Monday, March 11, 2019

Thomas Jefferson's Maccaroni machine

While in France, Jefferson ordered William Short (who was for a time his personal secretary) to buy a macaroni (Jefferson spelled it maccaroni) machine from Naples which eventually was shipped to America.  Their correspondence and Jefferson's drawings are below.  Click to enlarge

Jefferson to William Short
[before 17 Sep. 1788]
The essential part of a Maccaroni machine, is 1. an iron mortar with the bottom out, except as to a little annulur or margin thus 2. a round peice of metal which drops into this mortar, and is supported on the margin at bottom, as on a shoulder.

This iron is thus formed where all the black is solid.
The white represents the apertures through which the Maccaroni are forced by a screw. I would wish to have one of these irons the smallest (as to diameter) that is ever used, but with holes for Maccaroni of the common size. I have no occasion for the mortar, because we can easily make that: only I should wish to know it’s depth, and the breadth of the margin left in the bottom of it.
William Short to Jefferson
Rome Feby 11. 1789 
Dear Sir
I procured at Naples according to your request the mould for making maccaroni. It is of a smaller diameter than is used in the manufactories of Maccaroni, but of the same diameter with others that had been sent to gentlemen in other countries. I went to see the maccaroni made. The machinery for pressing as used at Naples is enormous, much more so than I had expected. The price they told me for fitting up one of these machines with the mortar &c. was the value of 100. louis d’ors. The depth of the mortar is about twenty or twenty-four inches. The widthe of the margin that you desired to know is marked on the mould you will recieve. It was left with my banker at Naples to be forwarded to Mr. Catalan with a letter from me desiring him to recieve it and give you notice of its reception. I observed that the maccaroni most esteemed at Naples was smaller than that we generally see at Paris. This is the part of Italy the most famous for the excellence of that article. We had one of the best cooks in Naples and yet he never could give us maccaroni that we thought eatable. It was always far inferior to what we had seen in Paris and in some parts of Italy.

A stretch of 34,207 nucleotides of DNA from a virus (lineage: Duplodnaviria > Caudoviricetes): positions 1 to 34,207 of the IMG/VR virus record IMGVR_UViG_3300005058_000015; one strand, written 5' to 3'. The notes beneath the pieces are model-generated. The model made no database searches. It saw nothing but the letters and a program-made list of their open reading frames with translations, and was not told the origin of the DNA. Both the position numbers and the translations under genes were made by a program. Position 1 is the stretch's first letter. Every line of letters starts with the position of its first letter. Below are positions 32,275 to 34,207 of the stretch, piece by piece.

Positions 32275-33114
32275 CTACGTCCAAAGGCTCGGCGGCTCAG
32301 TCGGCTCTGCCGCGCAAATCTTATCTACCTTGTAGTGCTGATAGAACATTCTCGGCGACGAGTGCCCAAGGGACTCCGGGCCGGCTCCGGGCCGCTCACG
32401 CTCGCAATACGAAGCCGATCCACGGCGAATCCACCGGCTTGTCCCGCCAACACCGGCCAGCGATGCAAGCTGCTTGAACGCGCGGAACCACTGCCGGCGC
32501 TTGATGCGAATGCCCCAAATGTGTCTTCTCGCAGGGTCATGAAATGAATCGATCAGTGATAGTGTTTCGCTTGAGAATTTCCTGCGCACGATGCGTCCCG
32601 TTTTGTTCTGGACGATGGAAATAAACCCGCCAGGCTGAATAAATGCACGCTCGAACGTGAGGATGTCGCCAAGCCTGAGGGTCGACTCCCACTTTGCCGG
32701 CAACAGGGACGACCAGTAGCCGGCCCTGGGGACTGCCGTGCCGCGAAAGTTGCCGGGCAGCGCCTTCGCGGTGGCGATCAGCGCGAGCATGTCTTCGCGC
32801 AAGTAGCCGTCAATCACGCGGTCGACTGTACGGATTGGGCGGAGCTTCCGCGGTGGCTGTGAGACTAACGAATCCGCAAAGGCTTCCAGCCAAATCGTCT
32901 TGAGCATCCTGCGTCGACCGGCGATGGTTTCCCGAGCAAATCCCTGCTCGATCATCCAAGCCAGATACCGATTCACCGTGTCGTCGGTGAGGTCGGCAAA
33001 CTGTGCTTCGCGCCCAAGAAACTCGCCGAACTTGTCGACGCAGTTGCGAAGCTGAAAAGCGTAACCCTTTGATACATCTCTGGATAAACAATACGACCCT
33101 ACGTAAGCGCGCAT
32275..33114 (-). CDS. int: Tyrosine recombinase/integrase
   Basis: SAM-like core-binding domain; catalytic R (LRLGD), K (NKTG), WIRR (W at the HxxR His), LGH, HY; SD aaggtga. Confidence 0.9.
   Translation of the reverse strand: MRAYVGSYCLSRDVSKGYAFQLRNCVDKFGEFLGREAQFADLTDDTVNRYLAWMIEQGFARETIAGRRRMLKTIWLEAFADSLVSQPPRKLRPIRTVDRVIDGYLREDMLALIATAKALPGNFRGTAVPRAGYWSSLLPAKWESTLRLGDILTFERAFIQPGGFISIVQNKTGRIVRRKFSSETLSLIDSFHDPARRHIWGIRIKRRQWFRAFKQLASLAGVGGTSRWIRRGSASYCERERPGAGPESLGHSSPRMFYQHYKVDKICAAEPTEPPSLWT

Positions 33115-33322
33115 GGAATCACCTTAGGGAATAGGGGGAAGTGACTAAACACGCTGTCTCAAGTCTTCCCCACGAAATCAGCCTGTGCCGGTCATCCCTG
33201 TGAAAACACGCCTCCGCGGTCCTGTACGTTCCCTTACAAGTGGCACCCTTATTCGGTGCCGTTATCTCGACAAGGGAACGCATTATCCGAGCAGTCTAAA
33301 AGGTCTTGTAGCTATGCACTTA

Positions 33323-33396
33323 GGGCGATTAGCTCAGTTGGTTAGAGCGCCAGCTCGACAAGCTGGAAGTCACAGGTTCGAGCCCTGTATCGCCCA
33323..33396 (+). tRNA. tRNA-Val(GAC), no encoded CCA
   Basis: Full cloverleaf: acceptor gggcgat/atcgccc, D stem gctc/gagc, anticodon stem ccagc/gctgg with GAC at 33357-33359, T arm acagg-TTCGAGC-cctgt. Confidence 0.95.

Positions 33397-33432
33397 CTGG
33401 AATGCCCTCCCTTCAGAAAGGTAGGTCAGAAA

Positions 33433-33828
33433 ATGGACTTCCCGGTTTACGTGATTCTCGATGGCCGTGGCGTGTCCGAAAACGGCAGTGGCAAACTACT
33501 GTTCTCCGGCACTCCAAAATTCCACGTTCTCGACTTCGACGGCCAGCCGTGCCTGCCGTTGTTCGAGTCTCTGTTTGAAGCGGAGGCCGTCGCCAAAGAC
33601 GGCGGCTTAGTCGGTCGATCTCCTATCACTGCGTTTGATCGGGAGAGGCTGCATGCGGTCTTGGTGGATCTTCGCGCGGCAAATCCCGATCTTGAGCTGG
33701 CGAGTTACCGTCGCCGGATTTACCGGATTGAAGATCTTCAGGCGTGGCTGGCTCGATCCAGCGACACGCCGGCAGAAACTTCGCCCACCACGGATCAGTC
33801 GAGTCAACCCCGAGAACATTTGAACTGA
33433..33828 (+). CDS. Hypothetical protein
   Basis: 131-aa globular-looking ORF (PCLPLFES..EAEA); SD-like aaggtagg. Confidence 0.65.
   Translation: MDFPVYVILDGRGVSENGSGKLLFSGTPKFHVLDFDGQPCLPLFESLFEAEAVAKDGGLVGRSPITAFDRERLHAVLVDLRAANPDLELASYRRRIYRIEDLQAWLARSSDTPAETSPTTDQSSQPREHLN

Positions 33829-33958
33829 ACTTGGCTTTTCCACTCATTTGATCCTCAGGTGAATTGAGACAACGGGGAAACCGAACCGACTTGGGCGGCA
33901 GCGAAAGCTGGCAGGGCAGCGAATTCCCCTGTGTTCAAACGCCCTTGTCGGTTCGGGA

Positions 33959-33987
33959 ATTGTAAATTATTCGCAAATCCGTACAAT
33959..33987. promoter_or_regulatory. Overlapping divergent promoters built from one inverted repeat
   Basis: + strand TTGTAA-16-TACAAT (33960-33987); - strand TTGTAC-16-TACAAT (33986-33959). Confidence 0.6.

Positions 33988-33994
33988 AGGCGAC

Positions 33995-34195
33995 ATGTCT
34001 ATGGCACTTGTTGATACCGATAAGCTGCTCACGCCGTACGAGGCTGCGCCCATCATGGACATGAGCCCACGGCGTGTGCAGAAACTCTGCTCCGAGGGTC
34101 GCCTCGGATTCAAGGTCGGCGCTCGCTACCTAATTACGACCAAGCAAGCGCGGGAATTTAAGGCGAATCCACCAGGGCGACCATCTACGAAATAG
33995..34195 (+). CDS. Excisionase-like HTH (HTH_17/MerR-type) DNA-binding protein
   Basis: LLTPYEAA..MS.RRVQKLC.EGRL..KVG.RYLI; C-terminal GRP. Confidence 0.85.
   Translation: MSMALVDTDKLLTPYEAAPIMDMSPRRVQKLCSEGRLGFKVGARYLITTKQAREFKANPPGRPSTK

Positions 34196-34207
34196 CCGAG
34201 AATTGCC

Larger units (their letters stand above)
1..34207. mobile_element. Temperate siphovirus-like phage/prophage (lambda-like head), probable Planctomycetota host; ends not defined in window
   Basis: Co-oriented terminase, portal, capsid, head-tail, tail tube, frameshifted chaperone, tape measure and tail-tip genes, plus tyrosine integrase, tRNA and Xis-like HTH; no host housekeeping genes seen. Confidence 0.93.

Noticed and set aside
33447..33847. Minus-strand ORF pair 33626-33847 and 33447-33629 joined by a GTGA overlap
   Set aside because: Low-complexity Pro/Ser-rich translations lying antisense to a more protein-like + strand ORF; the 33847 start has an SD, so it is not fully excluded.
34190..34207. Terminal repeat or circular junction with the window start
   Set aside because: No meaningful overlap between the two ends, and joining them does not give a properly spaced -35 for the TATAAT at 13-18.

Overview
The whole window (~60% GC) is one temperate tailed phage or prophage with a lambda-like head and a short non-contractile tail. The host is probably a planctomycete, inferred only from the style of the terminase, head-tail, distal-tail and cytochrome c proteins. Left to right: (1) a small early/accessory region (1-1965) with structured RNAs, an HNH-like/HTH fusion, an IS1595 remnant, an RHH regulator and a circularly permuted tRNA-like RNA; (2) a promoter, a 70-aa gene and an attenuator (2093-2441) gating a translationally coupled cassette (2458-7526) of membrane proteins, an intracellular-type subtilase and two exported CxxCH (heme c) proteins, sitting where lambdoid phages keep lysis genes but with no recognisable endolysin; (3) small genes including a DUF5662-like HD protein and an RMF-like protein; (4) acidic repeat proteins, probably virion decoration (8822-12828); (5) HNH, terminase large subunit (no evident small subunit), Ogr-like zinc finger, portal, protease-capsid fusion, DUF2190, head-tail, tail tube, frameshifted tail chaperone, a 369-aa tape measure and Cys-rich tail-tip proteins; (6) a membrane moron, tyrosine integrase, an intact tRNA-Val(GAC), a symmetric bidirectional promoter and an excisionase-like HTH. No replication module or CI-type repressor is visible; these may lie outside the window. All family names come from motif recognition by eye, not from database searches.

By Jefferson

The best Maccaroni in Italy is made with a particular sort of flour called Semola, in Naples: but in almost every shop a different sort of flour is commonly used; for, provided the flour be of a good quality, and not ground extremely fine, it will always do very well. A paste is made with flour, water and less yeast than is used for making bread. This paste is then put, by little at a time, viz. about 5. or 6. lb. each time into a round iron box ABC, the under part of which is perforated with holes, through which the paste, when pressed by the screw DEF, comes out, and forms the Maccaroni g.g.g. which, when sufficiently long, are cut and spread to dry. The screw is turned by a lever inserted into the hole K, of which there are 4. or 6. It is evident that on turning the screw one way, the cylindrical part F. which fits the iron box or mortar perfectly well, must press upon the paste and must force it out of the holes. LLM. is a strong wooden frame, properly fastened to the wall, floor and cieling of the room.

N.O. is a figure, on a larger scale, of some of the holes in the iron plate, where all the black is solid, and the rest open. The real plate has a great many holes, and is screwed to the box or mortar: or rather there is a set of plates which may be changed at will, with holes of different shapes and sizes for the different sorts of Maccaroni.
After Feb 1789

Recipe copied by Jefferson
Nouilly a'maccaroni
6 eggs. yolks & whites.
2 wine glasses of milk
2 lb of flour
a little salt
work them together without water, and very well.
roll it then with a roller to a paper thickness
cut it into small peices which roll again with the hand into long slips, & then cut them to a proper length.
put them into warm water a quarter of an hour.
drain them.
dress them as maccaroni.
but if they are intended for soups they are to be put in the soup & not into warm water

Transcriptions from: National Archives  Founders Online

More posts on macaroni HERE
©2019 Patricia Bixler Reber
Researching Food History HOME

No comments:

Post a Comment